“I couldn’t accept the status quo,” said Yopack, speaking from Santa Fe, where he has lived for the last 24 years. “I felt the need for some change. I grew up in Madison, and I just decided well, if I wanted to stay in my hometown, I had to create something that kept me interested.”

At Gallery 853, the Berrymans used to do a weekly set called “The Cornbelt Revue” that combined poetry, music and weird artistic endeavors.

“We had a hang-gliding demonstration, and a guy who played music on his teeth, and experimental films,” Berryman said. “There was a little bit of everything — there wasn’t an overriding artistic vision. It was more a general spirit of unfocused creativity … everybody was very encouraging to everybody else.”

Still, however loosely, Kilfoy defines what happened in the ’70s as a movement.

“This was our Paris,” Kilfoy said, likening Willy Street’s boom to the visual art revolution in turn-of-the-century France. “We had an energy and a synergy and a reason for doing what we did.

“It really was a counter-culture revolution. This is why Willy Street is hip,” she added. “It obviously isn’t the real estate.”

STAYIN’ ALIVE

Several Madison institutions appear in Kilfoy’s mural: Broom Street Theater, founded in 1969; St. Vincent de Paul, the site of a fashion show that was a predecessor to the first Willy Street Fair in 1977; Nature’s Bakery; and WORT-FM, which was founded in 1975 (in the Atwood neighborhood).

“We need to know where we came from,” historian Tipler said, adding that the artistic activity helped to create a good home base for other kinds of businesses and organizations.

Arguably, after the artists moved in, the Williamson neighborhood slowly began to gentrify — rents are certainly no longer the lowest in the city.

But the artistic sensibility lives on, both in the neighborhood and out of it.

“It was about empowering people ... keeping (art) as inclusionary and democratic as possible, with structure enough to keep it sane,” said photographer Cate Loughran. Her daughter, new Dane County Supervisor Melissa Sargent, is depicted in the mural coming out of the Yahara River, inspired by one of Loughran’s photos.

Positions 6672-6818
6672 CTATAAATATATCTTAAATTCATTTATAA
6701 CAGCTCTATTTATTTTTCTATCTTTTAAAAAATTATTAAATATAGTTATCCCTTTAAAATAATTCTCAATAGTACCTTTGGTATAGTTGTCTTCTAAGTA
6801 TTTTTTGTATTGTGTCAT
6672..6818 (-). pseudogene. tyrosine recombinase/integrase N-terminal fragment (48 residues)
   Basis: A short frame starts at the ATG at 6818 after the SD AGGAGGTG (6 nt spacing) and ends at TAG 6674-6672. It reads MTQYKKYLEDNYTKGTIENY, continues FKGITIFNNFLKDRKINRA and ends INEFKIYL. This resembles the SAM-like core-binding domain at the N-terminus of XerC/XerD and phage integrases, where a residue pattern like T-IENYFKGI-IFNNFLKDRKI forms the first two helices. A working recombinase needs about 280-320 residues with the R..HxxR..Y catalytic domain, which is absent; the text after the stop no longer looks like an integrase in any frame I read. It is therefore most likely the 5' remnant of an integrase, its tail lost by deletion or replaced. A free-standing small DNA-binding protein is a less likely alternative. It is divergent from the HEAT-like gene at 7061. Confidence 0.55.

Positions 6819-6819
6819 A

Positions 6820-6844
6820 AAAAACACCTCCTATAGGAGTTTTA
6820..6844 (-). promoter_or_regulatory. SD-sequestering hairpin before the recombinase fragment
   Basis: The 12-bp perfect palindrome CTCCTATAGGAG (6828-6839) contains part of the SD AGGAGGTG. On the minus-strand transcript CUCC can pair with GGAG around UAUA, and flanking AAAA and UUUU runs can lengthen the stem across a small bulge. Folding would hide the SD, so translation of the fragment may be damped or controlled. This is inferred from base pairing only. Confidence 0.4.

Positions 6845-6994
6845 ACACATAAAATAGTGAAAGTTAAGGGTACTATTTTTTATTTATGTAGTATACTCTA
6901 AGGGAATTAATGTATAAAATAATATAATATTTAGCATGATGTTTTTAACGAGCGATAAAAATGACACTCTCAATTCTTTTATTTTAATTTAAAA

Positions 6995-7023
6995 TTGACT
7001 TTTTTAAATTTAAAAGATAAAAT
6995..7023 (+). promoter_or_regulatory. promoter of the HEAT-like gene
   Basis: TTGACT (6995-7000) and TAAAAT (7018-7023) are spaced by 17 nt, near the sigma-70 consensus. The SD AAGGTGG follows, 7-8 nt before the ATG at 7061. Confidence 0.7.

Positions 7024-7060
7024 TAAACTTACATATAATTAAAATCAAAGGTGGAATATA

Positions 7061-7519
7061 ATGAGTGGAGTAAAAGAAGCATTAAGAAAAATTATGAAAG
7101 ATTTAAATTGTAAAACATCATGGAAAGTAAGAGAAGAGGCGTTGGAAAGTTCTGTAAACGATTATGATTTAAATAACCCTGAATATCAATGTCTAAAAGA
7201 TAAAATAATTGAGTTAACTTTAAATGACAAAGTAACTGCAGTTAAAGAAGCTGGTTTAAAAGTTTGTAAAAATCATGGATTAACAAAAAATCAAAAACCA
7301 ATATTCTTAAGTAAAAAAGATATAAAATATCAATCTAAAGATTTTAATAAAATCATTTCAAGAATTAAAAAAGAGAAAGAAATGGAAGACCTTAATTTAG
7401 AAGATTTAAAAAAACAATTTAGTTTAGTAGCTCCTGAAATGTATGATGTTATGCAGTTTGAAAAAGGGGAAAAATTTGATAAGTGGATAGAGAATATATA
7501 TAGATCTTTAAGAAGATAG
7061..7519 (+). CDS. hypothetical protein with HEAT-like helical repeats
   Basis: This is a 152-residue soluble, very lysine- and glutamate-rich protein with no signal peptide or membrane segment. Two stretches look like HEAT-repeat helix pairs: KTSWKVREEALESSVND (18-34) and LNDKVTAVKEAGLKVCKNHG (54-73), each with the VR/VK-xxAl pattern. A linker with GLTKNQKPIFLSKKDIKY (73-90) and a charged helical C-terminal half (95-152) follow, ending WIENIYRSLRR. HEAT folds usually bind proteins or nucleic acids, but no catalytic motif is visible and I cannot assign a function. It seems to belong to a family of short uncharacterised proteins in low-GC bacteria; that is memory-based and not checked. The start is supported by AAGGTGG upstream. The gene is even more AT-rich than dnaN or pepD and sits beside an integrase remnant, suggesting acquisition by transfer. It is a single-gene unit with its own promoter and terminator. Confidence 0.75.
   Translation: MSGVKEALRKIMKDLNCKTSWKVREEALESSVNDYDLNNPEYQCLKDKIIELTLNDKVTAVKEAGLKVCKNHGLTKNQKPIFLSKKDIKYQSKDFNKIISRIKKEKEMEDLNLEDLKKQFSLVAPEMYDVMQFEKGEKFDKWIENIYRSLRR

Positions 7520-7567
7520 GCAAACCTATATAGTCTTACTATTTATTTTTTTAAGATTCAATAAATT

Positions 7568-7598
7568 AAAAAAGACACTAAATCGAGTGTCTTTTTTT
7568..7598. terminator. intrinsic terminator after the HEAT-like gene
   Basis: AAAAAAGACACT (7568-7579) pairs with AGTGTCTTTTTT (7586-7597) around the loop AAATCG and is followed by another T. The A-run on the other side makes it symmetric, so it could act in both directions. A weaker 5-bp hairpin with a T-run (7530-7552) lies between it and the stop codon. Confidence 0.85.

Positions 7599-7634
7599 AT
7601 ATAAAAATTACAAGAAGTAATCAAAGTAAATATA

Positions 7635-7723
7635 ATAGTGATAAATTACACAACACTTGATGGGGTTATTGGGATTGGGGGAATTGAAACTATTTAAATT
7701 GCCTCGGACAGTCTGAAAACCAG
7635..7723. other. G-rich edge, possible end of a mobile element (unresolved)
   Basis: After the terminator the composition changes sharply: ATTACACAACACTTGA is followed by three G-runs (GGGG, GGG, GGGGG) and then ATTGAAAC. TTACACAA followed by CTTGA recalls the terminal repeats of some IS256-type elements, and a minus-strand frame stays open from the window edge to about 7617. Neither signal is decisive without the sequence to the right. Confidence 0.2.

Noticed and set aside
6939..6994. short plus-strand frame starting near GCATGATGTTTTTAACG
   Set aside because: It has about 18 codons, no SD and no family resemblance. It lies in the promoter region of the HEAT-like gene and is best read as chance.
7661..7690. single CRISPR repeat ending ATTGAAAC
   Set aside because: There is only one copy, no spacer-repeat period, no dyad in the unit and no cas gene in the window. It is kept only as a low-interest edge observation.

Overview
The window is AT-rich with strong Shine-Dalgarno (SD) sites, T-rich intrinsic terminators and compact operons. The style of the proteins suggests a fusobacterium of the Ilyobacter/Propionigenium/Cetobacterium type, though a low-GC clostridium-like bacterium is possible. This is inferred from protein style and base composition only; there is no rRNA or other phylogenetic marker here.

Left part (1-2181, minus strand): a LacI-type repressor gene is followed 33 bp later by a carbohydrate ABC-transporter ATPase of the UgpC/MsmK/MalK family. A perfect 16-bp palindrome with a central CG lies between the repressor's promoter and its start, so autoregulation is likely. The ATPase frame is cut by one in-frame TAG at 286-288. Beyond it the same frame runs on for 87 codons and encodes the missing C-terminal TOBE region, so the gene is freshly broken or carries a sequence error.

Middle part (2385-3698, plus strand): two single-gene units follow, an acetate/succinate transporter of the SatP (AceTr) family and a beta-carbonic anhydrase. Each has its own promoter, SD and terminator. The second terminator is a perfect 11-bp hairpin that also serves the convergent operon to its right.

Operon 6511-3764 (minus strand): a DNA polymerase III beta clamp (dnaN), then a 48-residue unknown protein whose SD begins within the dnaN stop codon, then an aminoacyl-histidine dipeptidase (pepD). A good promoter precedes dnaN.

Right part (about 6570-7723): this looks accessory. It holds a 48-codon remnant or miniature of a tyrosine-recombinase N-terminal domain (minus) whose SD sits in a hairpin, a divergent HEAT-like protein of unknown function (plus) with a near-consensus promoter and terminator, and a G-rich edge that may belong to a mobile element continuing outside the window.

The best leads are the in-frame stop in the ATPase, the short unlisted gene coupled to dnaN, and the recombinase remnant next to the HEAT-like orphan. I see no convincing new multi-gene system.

“I believe my experience in the ’70s was a pivotal point for me, when it comes to who I am, in the most beautiful way,” Loughran said.

Loughran now owns a collaborative gallery in Mineral Point, where artists share rent and staffing responsibilities. She also founded Madison’s Open Art Studios in 2003.

“There are people that just get it, and carry the torch,” Kilfoy said. “It’s a way of thinking and a way of approaching your life that can be creative.”

Yopack closed Gallery 853 at the end of the ’70s (he’d given up his privacy for the endeavor, he said, and he simply burned out). While he moved away, Yopack said the flurry of artistic activity that still exists all over Madison is due, in part, to the efforts of the ’70s pioneers.

“We definitely had an effect on that I think,” he said. “There seems to be a nice thriving community of artists, and I’m glad to see that. It’s a special place.”

Kilfoy still lives on Willy Street, having raised her four daughters in a house and studio called the Williamson Street Art Center.

“How successful were we? I don’t know, in terms of changing the world,” Kilfoy said. “That’s a pretty tall order. But hopefully we did make a difference. This is not only our roots, it’s your roots too — the people who need to carry on.”